Q&A With Two Flight Attendants

Linda and Jackie have worked together as flight attendants at a major U.S. airline for almost thirty years. Their flight attendant careers have been full of ups and downs — literally and figuratively!

“The first thing I would say to anyone who wants to be a flight attendant is, don’t waste your time and money going to flight attendant school,” says Linda. “They make it sound like you’re guaranteed a job after you graduate from their school, but it just isn’t true. The airlines aren’t hiring much right now. And flight attendant school never guarantees you a job. Besides, so many flight attendants have been laid off that they’ll be hired before anyone else who doesn’t have experience.”

In Focus: Why People Become Flight Attendants

How can someone get hired as a flight attendant if they have no experience? Jackie says, “If you’re bi-lingual or multi-lingual, you have a great chance at getting hired. It’s the best thing you could have going for you. Depending on what international routes an airline flies, speakers of languages spoken in those cities are needed the most.”

Linda adds, “And when you get an interview for a flight attendant’s position, you should be outgoing. You’ll stand out more than those candidates who are quiet.”

The challenge isn’t over even if you pass the interview. Linda explains,”If you don’t pass the flight attendant training, they kick you out. Our training lasted six weeks, and it was very thorough. You practice using the emergency slides and all kinds of procedures. You’ve got to know your stuff. Once you’ve passed, you have to take several flights as a trainee. And then you get FAA or Transport Canada-certified recurrency training every year after that. The recurrency training is intense too. You have to be able to perform CPR, open the emergency door, lots of things. And you can’t mess up.”

Jackie describes what a typical day is like for them. “On international flights, we’re there an hour and a half early. The pilots come into the briefing room and introduce themselves. They talk about the flight plan, when it’s going to be turbulent, and if there are any security issues. Then the flight attendants check on the emergency equipment, making sure the oxygen bottles are full, that sort of thing. We each have our assigned areas. Then we get our galleys set up, and when the passengers board, we make sure their baggage fits. If it doesn’t, we check it.”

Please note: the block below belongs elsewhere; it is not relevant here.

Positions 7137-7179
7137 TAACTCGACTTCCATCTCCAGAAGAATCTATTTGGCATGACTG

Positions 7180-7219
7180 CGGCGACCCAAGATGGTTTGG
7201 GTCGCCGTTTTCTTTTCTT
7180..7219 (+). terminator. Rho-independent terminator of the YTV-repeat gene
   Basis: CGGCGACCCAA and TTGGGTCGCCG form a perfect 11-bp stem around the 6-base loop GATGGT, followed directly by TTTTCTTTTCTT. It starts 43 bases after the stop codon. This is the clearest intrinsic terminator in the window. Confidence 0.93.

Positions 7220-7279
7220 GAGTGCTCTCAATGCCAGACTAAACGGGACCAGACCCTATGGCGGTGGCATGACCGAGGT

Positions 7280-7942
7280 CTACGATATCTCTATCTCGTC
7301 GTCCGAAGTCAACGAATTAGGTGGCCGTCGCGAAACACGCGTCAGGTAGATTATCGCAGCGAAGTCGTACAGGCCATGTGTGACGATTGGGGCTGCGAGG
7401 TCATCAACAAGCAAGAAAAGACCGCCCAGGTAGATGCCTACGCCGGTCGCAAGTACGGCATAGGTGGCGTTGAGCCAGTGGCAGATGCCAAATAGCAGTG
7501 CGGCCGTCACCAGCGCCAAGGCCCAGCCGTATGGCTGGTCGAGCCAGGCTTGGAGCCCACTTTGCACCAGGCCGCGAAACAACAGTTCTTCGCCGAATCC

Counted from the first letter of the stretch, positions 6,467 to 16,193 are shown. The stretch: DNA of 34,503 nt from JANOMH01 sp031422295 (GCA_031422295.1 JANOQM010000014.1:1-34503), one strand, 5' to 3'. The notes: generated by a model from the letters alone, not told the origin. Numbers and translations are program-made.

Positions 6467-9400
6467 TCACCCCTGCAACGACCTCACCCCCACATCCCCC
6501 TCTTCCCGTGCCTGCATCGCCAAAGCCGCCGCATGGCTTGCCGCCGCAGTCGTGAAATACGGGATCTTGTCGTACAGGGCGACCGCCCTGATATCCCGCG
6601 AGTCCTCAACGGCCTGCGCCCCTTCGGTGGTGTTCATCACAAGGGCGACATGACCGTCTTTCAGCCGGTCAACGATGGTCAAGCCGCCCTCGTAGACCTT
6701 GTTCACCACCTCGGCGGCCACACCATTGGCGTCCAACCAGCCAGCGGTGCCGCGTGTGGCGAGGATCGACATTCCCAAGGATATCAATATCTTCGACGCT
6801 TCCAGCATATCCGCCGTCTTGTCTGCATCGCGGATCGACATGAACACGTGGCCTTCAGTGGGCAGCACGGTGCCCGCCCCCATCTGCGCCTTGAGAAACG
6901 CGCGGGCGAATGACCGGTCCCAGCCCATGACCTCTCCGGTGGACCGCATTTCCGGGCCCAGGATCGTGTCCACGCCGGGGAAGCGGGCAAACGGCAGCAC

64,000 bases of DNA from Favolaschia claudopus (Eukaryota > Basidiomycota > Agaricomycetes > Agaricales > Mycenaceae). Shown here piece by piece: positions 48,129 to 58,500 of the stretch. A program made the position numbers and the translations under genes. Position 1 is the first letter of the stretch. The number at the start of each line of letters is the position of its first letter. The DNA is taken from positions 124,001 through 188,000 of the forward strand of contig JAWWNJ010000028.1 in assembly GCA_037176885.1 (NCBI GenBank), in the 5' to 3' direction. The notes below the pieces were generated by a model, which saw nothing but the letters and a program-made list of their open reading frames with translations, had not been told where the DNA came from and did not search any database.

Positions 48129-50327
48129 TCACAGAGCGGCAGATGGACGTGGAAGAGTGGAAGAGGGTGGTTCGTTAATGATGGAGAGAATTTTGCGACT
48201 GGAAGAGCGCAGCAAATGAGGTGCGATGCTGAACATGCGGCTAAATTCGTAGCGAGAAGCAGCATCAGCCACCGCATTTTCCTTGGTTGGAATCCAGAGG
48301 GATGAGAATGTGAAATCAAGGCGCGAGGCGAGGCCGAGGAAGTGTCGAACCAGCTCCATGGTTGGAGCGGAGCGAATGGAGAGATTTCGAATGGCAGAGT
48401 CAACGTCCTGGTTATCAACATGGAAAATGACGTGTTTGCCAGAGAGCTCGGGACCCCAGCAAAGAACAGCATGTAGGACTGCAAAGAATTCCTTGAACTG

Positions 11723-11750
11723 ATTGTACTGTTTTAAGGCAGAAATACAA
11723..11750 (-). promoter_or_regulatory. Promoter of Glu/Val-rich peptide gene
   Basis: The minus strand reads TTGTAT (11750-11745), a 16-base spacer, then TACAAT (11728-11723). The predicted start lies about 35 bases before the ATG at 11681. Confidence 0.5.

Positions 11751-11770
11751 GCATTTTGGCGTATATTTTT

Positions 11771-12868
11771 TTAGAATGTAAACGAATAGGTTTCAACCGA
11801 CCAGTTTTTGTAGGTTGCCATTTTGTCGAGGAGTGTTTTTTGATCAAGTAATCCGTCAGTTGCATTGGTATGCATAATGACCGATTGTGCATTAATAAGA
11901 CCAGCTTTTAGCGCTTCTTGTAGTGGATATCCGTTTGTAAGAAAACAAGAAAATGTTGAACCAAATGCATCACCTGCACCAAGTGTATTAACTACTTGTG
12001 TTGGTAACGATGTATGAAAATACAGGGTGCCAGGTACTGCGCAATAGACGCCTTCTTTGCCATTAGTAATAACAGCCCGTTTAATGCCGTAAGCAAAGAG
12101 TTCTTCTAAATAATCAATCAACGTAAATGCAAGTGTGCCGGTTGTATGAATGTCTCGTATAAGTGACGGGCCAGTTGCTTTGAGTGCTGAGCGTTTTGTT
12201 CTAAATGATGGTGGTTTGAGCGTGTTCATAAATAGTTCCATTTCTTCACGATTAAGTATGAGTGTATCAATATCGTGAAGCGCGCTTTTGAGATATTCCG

As with any industry, aviation has changed over the years, but the biggest changes occurred because of 9/11. Linda says, “It affected the public because they didn’t fly as much, they were afraid. At the same time, oil prices went up. Airlines were hard hit, and as flight attendants, we’ve had to take major pay cuts, and we’ve lost some benefits, too. Several airlines have gone into bankruptcy. Because of the terrorism threat, we have to do galley sweeps to check for bombs and watch for any odd behavior among passengers. It’s been a rough five years. We hope it’ll change soon, and we’ve seen some signs that it has already, but we’ll have to wait and see.”

How many days are Linda and Jackie away from home? Jackie explains, “Because we don’t live in our home base city, on the day before our scheduled flight, we have to fly to that city. Then we stay in a hotel or a commuter apartment and go to work the next day. It’s our responsibility to get to work on time from where we live. Because we fly on passes, we’re not guaranteed a seat. That means we may not make it on time to our base city.” The alternative is for Linda and Jackie to live in the base city. As with the majority of flight attendants at their airline, Linda and Jackie have no wish to live in that city. They prefer to commute, though it adds an extra three days travel time away from home in addition to the 15 days they’re away working.

In fact, it’s the jetlag from traveling so much that the two flight attendants find the most challenging about their job. “What ends up happening when you come home from an international trip,” says Jackie, “Is that with all the time zone changes, it can be a nine-hour time change. By the time you get home, you may have been awake for 30 hours straight. It takes you two days to get somewhat back to normal. By the third day, you’re packing again for the next trip, and by the fourth day, you’re on another airplane to reach your base city. You never really quite adjust and getting enough sleep is a real challenge. When you get home, it’s all you can do to get back on your feet again. But, it’s just part of the job.”

In Focus: a380 Flight Attendant

Airlines only pay flight attendants for the time they work while flying. Their pay doesn’t include time spent on layovers, writing up incident reports, or pre-flight briefings. That means that for every 18-hours of paid flying time, they may be away from home for almost three days. “Because of the pay cuts, we’re having to work a lot more hours per month to make the same amount of money that we used to,” says Linda.

Ironically, though the traveling is the biggest challenge in their job, it’s also the most rewarding part of it. “We’ve seen the world,” says Jackie. “And we’ve loved every minute of that.” Do they actually have time to see the sights when they’re away from home flying? Linda says, “The airlines give you 24 hours between flights. Usually, we go to our hotel room, which they pay for, and then we take a nap. Afterward, we see the sights. We’ve been to the Seine in Paris, and we’ve been to Rome and all sorts of places. Seeing the world has been a blast. I never would have gone on my own. It’s been fantastic.”

Airline Jobs – Administrative Support